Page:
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In fideism, induction on 23/07/2011 at 6:24 am

Nothing is more characteristic of a dogmatist epistemology than its theory of error. For if some truths are manifest, one must explain how anyone can be mistaken about them, in other words, why the truths are not manifest to everybody. According to its particular theory of error, each dogmatist epistemology offers its particular therapeutics to purge minds from error. (Imre Lakatos)

I’ve heard it said from followers of Rand that a theory (usually one of Rand’s own, or a variation thereof) is unassailable, for any criticism of the theory must necessarily assume the theory in order to criticize it. This, somehow, invalidates all criticism.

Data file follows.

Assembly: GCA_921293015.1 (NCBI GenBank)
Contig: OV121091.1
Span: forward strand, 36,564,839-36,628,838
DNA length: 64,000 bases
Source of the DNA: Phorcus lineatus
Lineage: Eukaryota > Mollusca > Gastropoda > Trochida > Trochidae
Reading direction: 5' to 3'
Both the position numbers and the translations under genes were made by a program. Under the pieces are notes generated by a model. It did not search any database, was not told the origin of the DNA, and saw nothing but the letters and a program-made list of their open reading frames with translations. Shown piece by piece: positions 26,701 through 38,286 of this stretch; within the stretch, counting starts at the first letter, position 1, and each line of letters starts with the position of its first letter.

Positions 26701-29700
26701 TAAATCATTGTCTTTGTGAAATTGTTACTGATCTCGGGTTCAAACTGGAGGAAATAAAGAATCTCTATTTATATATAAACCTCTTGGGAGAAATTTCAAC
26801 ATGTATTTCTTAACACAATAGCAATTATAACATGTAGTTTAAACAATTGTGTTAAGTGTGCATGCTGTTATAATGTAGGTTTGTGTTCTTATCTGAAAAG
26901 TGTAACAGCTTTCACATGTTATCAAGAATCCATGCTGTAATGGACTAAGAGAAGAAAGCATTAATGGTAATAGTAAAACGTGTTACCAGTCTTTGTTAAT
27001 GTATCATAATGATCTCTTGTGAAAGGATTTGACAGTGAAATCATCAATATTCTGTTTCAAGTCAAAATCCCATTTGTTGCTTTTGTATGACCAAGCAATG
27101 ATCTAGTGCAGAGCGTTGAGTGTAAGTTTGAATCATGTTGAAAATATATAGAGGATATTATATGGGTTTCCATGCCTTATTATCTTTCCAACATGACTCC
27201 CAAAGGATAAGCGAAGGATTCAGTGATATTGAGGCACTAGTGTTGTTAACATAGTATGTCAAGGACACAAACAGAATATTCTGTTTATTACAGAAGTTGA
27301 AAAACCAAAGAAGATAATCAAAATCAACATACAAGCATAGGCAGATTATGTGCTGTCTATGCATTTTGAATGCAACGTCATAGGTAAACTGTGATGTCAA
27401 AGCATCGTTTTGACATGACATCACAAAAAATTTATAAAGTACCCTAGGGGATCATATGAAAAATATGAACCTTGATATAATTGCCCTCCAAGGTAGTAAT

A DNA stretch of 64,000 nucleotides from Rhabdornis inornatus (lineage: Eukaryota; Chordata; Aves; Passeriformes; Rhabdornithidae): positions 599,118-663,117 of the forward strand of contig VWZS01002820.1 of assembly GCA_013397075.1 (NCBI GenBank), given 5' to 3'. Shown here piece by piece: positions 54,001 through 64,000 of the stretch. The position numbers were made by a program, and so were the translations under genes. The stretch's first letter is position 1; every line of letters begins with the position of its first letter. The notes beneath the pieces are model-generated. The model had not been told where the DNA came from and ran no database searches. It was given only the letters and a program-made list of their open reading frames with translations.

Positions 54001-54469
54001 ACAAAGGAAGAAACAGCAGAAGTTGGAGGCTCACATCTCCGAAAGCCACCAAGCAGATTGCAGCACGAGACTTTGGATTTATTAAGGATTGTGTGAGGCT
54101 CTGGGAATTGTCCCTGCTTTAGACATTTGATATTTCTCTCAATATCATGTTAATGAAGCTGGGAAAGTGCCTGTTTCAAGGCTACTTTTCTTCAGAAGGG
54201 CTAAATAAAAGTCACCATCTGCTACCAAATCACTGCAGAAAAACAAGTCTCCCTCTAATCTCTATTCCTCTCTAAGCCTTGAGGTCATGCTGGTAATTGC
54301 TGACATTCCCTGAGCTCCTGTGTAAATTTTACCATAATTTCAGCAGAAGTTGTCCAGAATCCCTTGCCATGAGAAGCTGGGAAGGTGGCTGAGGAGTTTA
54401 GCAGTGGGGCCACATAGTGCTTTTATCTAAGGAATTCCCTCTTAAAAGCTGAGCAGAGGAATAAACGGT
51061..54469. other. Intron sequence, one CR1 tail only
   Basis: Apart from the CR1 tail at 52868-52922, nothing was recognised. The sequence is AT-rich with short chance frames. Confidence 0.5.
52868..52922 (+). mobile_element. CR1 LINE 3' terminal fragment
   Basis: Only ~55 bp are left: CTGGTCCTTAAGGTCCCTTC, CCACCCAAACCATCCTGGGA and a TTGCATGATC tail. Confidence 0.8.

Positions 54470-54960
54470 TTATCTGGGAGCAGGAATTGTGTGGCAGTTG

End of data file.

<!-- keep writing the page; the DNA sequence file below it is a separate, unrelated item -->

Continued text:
Is the supposition “Any criticism must assume the validity of the theory being criticized” self-evident?

One problem: how does one know that all possible criticisms employ that theory? Is anyone familiar with all potential arguments against the theory? Of course not: novel ideas are created every day. Therefore, this assertion, that all criticism must assume the theory is true, is based on an inductive inference, which cannot, as a matter of logic, be as demonstrably self-evident or unconditionally immune to criticism as it first appears.

It might be the case that it is true, but it is hardly evident to me, especially once this doubt is raised. Furthermore, whatever theory is used to demonstrate how the initial theory is self-evident must, of course, be scrutinized to determine if it suffers from the same problem: is this new theory self-evident as well? A regress of ‘unassailable’ theories begins in earnest.